|Exhibition Title||Buddhist Art from Tango|
|Period||July 26, 2016 - September 11, 2016
(However, the second-floor galleries will close on August 28)
|Venue||Heisei Chishinkan Wing (The Collections Galleries), Glleries 1F-1,2 and 2F-1,2|
|Transportation||JR, Kintetsu Railway, Keihan Railway, Hankyu Railway, City Bus / Map|
|Closed||Closed on Monday|
|Museum Hours||9:30 a.m.-5:00 p.m. (Entrance Until 4:30 p.m.)|
Adult 520 yen (410 yen)
Univ. Student 260 yen (210 yen)
(Fees in parentheses are for groups of 20+)
*Admission is free for youths of high school age and below.
Images from the Exhibit
The Tango Peninsula, jutting into the Japan Sea, is part of northern Kyoto prefecture. With its maritime access to China and Korea and its close relationship to the longtime capital of Kyoto, the region has long served as an active crossroads for both people and objects. It also has a rich Buddhist heritage, with major temples housing sacred artworks dating from the Heian (794–1185) through Muromachi (1392–1573) periods. Recent research has revealed the special significance of its Heian and Kamakura (1185–1333) sculptures and its medieval Buddhist paintings and ritual objects.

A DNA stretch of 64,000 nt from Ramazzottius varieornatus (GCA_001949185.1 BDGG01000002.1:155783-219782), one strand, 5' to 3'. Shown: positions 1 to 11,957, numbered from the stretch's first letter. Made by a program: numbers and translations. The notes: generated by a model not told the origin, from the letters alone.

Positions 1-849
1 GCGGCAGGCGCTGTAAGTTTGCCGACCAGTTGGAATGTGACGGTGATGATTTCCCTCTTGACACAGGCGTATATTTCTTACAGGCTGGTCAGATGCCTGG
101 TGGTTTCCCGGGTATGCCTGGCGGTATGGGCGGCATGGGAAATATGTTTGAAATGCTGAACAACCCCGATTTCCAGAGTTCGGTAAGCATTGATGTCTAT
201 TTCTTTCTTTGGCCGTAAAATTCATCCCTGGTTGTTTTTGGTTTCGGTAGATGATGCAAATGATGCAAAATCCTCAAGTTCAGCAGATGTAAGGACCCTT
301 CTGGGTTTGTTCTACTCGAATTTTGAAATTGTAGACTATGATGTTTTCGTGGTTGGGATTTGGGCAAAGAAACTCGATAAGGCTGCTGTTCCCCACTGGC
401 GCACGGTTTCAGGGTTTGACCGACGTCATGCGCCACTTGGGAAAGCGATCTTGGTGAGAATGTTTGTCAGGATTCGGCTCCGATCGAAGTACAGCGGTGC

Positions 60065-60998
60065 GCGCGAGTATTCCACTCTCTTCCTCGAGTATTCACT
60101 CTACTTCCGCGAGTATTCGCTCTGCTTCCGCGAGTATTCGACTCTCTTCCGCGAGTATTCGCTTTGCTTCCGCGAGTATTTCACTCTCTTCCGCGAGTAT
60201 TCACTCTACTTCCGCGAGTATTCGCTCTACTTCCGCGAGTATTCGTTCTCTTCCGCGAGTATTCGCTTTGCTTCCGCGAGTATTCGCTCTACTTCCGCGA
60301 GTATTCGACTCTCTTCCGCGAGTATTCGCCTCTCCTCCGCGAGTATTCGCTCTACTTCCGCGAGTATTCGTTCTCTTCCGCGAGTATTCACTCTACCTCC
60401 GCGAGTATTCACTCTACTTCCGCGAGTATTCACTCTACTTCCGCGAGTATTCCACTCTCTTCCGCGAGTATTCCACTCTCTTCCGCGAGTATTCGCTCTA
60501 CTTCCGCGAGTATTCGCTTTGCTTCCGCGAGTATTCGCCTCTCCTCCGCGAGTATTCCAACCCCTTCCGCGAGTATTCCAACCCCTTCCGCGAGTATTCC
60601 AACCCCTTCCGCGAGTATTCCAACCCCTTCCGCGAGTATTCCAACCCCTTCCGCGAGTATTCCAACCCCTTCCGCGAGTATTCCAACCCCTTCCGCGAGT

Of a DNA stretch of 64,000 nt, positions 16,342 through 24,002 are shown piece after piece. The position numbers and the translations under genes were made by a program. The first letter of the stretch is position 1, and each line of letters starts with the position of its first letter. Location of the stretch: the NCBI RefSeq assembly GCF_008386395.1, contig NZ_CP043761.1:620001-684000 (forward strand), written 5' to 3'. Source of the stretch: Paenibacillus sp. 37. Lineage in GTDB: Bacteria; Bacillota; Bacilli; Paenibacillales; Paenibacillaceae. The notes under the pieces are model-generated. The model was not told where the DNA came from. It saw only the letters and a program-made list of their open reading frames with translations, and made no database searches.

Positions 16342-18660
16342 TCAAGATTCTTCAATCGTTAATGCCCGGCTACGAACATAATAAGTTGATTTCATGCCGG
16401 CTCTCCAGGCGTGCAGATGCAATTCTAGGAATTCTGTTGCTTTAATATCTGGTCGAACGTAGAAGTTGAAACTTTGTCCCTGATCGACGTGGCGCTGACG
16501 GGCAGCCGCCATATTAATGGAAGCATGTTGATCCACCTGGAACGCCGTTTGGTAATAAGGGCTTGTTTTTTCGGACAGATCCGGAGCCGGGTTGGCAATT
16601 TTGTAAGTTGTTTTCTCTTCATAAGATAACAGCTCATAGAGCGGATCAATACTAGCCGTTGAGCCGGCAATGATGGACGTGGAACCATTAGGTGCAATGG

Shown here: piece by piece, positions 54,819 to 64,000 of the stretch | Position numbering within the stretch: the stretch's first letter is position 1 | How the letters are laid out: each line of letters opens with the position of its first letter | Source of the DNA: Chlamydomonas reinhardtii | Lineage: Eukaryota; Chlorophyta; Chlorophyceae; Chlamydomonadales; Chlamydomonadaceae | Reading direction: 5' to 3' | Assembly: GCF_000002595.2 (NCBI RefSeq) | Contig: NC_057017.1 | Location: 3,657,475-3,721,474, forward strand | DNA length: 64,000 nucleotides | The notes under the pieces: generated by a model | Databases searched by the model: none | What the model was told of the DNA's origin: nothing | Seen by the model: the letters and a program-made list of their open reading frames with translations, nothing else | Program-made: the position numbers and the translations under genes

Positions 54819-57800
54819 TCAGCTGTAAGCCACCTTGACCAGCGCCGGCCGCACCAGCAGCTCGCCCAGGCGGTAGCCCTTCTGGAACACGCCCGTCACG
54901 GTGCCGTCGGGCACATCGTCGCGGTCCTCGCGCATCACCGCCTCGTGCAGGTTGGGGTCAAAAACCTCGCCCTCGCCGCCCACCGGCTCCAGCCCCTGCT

Buddhist Art from Tango also features, for the first time ever, a tenth century “hidden” (hibutsu) Buddhist sculpture of the Thousand Armed Kannon (Avalokiteśvara) from the temple of Enjō-ji. This sculpture is normally kept enclosed and secreted from view, even at its temple. The Kyoto National Museum’s exhibition is an extraordinarily rare opportunity to view this revered icon in addition to a wealth of other masterworks bespeaking the ancient history and Buddhist culture of Kyoto’s seaside region.